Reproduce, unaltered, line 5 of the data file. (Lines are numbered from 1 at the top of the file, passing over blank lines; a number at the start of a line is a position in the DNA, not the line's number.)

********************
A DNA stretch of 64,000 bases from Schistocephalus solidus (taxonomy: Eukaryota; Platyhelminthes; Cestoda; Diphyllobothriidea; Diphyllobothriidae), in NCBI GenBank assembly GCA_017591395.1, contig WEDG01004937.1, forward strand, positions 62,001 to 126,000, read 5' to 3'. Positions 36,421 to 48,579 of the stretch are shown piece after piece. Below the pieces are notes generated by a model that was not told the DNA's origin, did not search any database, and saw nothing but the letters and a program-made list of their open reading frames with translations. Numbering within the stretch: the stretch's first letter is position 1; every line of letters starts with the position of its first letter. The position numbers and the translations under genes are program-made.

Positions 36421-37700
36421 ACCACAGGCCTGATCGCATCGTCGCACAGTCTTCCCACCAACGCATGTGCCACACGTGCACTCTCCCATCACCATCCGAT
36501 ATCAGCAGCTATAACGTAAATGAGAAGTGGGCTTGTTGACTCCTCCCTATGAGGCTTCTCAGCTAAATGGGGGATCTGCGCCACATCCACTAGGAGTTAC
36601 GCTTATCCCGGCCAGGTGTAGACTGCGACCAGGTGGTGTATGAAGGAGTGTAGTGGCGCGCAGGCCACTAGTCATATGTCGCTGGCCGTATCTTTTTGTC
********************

36601 GCTTATCCCGGCCAGGTGTAGACTGCGACCAGGTGGTGTATGAAGGAGTGTAGTGGCGCGCAGGCCACTAGTCATATGTCGCTGGCCGTATCTTTTTGTC